Business

Activists call for 25p fuel tax cut to ease cost of living crisis | UK News

Activists have called for a 25p cut in fuel prices to lower the cost of living.

Fuel tax should be reduced by 20-25p per liter in a similar way to Europe, according to FairFuelUK.

The campaign organization said the price of a barrel of Brent oil is now below £80 a barrel and should signal a “significant” reduction in fueling at pumps.

When oil was £80 a barrel in February, pump prices were down 31.4p for petrol and 38.1p for diesel.

The group said the government was “wallowing” in an additional February 30 million every day as a result.

A fuel tax cut and an independent PumpWatch would have a “massive positive effect” on lowering inflation and the cost of living.

Howard Cox, founder of the FairFuelUK campaign, said: “The foul stench of greed for profit is becoming even more overwhelming.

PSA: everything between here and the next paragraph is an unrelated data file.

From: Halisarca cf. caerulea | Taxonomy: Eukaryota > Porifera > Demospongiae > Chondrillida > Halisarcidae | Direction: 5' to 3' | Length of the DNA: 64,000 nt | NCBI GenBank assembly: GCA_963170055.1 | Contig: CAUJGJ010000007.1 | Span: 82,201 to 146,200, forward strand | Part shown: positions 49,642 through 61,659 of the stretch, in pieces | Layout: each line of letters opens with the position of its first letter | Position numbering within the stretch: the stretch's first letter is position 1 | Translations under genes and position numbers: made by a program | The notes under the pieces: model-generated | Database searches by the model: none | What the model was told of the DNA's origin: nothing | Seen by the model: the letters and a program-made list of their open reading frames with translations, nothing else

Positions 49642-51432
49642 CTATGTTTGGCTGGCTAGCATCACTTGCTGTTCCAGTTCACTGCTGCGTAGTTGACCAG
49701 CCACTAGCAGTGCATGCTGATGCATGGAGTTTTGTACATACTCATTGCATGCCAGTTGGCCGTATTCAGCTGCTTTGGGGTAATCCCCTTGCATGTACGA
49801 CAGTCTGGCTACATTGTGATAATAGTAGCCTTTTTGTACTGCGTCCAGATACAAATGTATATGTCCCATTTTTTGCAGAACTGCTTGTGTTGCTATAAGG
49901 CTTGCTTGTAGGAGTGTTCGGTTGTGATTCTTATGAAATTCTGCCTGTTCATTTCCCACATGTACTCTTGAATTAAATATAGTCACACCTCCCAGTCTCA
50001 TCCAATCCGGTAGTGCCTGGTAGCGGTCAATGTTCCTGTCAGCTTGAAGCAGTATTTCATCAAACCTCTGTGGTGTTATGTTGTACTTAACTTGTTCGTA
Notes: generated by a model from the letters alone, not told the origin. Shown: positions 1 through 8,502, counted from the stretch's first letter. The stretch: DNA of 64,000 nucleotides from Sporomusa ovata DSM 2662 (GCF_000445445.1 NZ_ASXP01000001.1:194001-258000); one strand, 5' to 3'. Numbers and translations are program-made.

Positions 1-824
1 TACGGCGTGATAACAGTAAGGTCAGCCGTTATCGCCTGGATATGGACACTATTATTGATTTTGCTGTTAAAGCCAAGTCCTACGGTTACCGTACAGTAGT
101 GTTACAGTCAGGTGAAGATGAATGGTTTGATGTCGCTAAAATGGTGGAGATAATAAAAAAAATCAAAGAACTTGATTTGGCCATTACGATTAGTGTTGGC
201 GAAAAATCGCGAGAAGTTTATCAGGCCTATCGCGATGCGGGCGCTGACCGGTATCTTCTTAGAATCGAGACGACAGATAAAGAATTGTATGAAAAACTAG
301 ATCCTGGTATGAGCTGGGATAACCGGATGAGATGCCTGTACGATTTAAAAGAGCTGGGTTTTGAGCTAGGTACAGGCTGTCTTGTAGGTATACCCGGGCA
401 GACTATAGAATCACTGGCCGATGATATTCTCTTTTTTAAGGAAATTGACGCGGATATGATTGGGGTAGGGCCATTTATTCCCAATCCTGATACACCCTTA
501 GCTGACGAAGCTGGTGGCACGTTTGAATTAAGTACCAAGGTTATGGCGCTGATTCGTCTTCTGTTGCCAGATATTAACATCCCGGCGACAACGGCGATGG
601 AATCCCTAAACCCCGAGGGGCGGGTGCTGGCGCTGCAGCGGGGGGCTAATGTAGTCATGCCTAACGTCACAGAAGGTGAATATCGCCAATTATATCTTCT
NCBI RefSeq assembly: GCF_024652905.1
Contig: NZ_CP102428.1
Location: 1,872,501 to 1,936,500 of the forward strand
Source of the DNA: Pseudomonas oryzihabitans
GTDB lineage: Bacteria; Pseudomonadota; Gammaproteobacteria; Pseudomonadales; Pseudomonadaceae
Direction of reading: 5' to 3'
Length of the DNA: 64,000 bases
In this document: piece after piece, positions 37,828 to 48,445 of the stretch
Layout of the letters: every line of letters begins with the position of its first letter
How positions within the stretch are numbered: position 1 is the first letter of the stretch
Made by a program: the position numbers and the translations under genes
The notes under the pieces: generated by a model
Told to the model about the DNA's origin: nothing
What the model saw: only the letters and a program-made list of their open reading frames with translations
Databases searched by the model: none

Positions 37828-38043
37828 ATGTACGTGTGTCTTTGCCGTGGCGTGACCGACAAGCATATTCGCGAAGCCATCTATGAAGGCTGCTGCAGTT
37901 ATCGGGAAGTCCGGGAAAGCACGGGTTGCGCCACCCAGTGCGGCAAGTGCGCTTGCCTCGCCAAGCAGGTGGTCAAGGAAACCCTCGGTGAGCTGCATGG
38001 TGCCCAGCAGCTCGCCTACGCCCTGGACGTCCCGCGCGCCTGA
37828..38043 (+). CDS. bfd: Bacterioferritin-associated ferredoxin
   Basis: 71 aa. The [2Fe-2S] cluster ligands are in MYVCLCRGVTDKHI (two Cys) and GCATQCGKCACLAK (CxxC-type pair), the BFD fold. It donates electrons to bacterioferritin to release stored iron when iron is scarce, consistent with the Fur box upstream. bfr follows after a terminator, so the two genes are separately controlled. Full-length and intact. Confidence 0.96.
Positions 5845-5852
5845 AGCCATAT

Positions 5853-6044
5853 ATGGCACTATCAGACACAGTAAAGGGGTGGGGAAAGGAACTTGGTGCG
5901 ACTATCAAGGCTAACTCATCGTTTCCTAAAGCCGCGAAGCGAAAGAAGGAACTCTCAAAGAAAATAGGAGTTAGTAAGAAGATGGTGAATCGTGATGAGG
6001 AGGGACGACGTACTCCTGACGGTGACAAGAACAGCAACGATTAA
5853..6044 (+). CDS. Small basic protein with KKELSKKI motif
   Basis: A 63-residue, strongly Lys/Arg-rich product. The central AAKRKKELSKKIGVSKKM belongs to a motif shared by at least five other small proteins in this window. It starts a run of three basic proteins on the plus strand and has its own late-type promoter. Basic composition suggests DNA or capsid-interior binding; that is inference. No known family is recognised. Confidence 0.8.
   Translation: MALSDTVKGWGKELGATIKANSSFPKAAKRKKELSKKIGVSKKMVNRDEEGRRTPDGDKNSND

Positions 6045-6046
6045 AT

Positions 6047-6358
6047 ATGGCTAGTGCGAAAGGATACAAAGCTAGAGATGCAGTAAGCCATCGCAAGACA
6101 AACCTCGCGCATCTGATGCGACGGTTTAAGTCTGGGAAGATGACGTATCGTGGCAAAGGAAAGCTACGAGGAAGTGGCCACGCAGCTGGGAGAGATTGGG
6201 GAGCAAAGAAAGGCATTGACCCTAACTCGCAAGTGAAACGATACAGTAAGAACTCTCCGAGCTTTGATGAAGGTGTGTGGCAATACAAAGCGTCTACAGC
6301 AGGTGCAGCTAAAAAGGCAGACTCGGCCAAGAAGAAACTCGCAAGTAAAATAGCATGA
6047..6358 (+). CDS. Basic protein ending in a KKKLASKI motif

“Although oil prices have fallen 14% since June 1st, pump prices remain stubbornly 6-7p higher.

“The Tory government, mired in its selfish, overly protracted leadership contest, is allowing the fuel supply chain to ruthlessly and uncontrollably exploit British drivers.

“And the coffers of the Treasury Department are bulging at the seams with a lot of additional VAT.

Robert Halfon MP, Deputy Chair of FairFuelUK APPG said: “This is literally a mugging by the big oil companies.

“We need PumpWatch now to ensure motorists have a proper watchdog to investigate what appears to be extortion.”

It comes as petrol and diesel prices steadily fall in the UK, according to the latest figures.

The average price of a liter of unleaded petrol was 177.46p last Saturday, according to the RAC, while diesel averaged 188.23p.

Prices on Thursday were 178.93p and 189.3p respectively.

Global oil prices are falling, analysts said on fears that the tough economic times ahead could lead to a weakening of demand.

Activists call for 25p fuel tax cut to ease cost of living crisis | UK News

Source link Activists call for 25p fuel tax cut to ease cost of living crisis | UK News

Back to top button